TcInst.instOverloadedFun once for each universally quantified set of type constraints. It should be noted that overloaded identifiers are replaced by new names that are first defined in the LIE (Local Instance Environment?) and later promoted into top-level bindings.
Handling of Dictionaries and Method Instances
GHC implements overloading using so-called dictionaries. A dictionary is a tuple of functions -- one function for each method in the class of which the dictionary implements an instance. During type checking, GHC replaces each type constraint of a function with one additional argument. At runtime, the extended function gets passed a matching class dictionary by way of these additional arguments. Whenever the function needs to call a method of such a class, it simply extracts it from the dictionary.
This sounds simple enough; however, the actual implementation is a bit more tricky as it wants to keep track of all the instances at which overloaded functions are used in a module. This information is useful to optimise the code. The implementation is the module Inst.
instOverloadedFun is invoked for each overloaded usage occurrence of an identifier, where overloaded means that the type of the identifier contains a non-trivial type constraint. It proceeds in two steps: (1) Allocation of a method instance (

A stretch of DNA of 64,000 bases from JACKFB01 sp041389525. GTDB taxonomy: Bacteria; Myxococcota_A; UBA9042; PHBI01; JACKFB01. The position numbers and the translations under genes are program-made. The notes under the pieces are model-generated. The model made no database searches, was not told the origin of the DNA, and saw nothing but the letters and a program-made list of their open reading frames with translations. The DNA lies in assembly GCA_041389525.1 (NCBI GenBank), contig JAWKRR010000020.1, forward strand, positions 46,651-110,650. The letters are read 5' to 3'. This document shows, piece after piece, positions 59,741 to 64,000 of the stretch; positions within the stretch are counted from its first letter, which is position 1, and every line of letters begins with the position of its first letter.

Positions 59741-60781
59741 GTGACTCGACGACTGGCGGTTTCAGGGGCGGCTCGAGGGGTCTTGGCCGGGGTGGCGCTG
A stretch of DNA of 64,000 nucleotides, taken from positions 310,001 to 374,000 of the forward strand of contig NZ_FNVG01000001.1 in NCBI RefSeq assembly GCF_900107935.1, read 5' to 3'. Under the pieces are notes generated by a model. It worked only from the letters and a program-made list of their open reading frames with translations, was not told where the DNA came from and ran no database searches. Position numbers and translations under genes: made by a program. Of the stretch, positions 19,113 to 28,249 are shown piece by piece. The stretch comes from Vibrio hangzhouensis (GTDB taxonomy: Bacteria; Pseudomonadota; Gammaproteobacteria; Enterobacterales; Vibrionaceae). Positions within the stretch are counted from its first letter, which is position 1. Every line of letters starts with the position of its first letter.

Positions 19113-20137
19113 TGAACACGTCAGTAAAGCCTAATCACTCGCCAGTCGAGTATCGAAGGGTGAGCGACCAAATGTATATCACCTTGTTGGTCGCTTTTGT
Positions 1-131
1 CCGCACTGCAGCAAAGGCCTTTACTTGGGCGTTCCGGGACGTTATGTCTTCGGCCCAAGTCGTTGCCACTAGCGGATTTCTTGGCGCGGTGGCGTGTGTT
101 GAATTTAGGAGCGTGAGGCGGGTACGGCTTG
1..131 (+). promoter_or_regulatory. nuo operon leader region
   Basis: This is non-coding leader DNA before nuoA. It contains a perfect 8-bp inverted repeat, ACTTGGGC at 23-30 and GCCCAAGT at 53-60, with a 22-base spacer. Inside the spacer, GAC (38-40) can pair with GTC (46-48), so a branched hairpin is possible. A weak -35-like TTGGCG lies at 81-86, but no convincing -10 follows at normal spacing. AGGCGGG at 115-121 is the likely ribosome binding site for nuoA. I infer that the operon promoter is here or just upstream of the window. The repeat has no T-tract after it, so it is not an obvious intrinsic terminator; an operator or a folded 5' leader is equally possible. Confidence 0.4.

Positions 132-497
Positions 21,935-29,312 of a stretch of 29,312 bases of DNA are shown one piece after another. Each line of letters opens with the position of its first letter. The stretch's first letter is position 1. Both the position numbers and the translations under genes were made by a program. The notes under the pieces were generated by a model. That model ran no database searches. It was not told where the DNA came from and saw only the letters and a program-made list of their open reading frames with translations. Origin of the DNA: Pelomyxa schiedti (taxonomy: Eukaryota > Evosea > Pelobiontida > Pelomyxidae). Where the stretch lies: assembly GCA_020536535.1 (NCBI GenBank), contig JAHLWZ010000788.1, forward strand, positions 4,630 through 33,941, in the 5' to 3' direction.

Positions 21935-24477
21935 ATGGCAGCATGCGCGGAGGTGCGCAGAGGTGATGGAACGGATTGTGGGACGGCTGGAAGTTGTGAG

newMethodWithGivenTy) and (2) instantiation of functional dependencies. The former implies allocating a new unique identifier, which replaces the original (overloaded) identifier at the currently type-checked usage occurrence.
The new identifier (after being threaded through the LIE) eventually will be bound by a top-level binding whose rhs contains a partial application of the original overloaded identifier. This papp applies the overloaded function to the dictionaries needed for the current instance. In GHC lingo, this is called a method. Before becoming a top-level binding, the method is first represented as a value of type Inst.Inst, which makes it easy to fold multiple instances of the same identifier at the same types into one global definition. (And probably other things, too, which I haven't investigated yet.)
Note: As of 13 January 2001 (wrt. to the code in the CVS HEAD), the above mechanism interferes badly with RULES pragmas defined over overloaded functions. During instantiation, a new name is created for an overloaded function partially applied to the dictionaries needed in a usage position of that function. As the rewrite rule, however, mentions the original overloaded name, it won't fire anymore -- unless later phases remove the intermediate definition again. The latest CVS version of GHC has an option '-fno-method-sharing', which avoids sharing instantiation stubs. This is usually/often/sometimes sufficient to make the rules fire again.